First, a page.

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Presentation

Recruitment During a Pandemic
Event Type
Poster Presentation
TimeThursday, April 152:00pm - 3:00pm EDT
LocationMedical and Drug Delivery Devices
DescriptionThe COVID-19 pandemic resulted in extensive lockdowns and restrictions in 2020 that profoundly impacted the American workplace. Essentially, the whole world shutdown, but healthcare did not. Medical devices still needed to be evaluated before going to the FDA and/or other regulatory agencies and administrations. Participants were still needed to provide essential usability feedback, but the big question was “How?” Like every other industry, healthcare human factors had to pivot to move forward.
This presentation will focus on the unique challenges that the COVID-19 pandemic created for recruitment of human factor studies and how Design Science navigated the uncharted territory successfully. This presentation will review the steps Design Science took during this time to adapt how we recruited participants and ran studies, in a manner that is safe and reassuring to our participants. Design Science followed a five-stage model: respond to issues of immediacy, assessment, plan, implement, and finally, review and adjust . We will review how we restarted in-person usability studies with only healthcare providers initially because many were already more comfortable being out of the home and wearing personal protective equipment. We will review what measures we took in the early days to return to in-person usability testing on April 15th, 2020. We will discuss the progression from conducting only healthcare provider studies, to studies with participants who are healthy adults, then later to studies including patient populations and caregivers of patient populations. The talk will include a summary of the precautions put in place at every step of the recruiting process – screening, scheduling, reception, and post-participation follow-up as well as the reactions from our participants. Lastly, we will talk about where we are today and implications for the future.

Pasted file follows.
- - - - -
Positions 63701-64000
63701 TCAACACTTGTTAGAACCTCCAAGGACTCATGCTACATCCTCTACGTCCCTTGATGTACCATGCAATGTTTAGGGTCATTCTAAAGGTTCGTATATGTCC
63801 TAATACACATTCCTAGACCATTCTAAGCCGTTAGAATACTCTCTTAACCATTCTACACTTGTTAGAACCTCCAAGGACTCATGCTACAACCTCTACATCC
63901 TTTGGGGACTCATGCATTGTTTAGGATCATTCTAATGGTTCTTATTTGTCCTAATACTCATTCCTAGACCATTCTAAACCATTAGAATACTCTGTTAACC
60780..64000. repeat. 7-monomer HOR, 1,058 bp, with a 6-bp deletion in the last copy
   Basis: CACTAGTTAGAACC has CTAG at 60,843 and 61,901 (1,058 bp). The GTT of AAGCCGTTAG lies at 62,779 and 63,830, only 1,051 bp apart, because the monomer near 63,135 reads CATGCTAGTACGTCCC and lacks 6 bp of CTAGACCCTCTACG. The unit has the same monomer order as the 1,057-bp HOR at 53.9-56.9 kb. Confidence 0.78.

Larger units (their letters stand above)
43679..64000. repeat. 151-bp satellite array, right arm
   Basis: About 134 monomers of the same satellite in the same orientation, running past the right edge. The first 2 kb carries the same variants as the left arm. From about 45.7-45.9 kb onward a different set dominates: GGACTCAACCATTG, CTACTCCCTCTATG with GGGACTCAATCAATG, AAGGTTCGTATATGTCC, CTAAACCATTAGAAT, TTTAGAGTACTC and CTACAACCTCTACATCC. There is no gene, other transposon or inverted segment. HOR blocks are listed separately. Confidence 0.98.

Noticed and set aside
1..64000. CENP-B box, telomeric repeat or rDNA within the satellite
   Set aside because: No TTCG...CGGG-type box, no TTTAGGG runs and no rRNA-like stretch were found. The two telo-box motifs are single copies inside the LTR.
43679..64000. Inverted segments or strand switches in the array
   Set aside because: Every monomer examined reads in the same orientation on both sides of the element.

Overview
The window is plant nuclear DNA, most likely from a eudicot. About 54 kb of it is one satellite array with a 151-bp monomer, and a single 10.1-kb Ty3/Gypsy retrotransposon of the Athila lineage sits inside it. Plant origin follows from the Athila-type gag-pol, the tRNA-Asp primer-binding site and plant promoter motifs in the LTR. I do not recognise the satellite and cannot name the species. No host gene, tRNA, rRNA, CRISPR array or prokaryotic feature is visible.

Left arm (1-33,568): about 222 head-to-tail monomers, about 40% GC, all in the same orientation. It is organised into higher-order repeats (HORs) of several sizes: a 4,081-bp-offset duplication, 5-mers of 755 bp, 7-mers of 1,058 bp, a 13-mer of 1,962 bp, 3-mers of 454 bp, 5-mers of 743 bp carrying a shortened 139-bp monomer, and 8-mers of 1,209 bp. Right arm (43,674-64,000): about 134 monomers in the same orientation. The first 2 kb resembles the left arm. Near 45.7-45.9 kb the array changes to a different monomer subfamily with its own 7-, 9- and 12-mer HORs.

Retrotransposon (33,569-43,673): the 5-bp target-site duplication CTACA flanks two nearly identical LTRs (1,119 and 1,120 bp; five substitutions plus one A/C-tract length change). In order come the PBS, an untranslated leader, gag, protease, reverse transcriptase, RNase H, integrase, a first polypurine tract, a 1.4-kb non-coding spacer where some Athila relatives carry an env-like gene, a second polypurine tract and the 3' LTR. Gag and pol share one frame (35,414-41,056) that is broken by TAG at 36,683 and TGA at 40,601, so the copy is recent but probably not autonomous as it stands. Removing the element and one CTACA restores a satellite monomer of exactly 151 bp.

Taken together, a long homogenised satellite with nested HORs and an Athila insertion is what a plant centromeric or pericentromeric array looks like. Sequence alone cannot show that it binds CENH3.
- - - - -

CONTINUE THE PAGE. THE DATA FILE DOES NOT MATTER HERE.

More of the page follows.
This pandemic had been truly uncharted territory, requiring careful navigation safety and ethics to continue to carry out the important mission of human factors evaluation of medical products. This experience has highlighted the need for flexibility. We needed to be sure that we made our environments as safe as possible and that our respondents were comfortable coming to in-person studies. Unfortunately, this pandemic is not over. Vaccines are rolling out, but we may not be back to “normal” for a while. When we are back to a sense of normalcy, it will be imperative to keep the lessons learned and some of the measures put in place.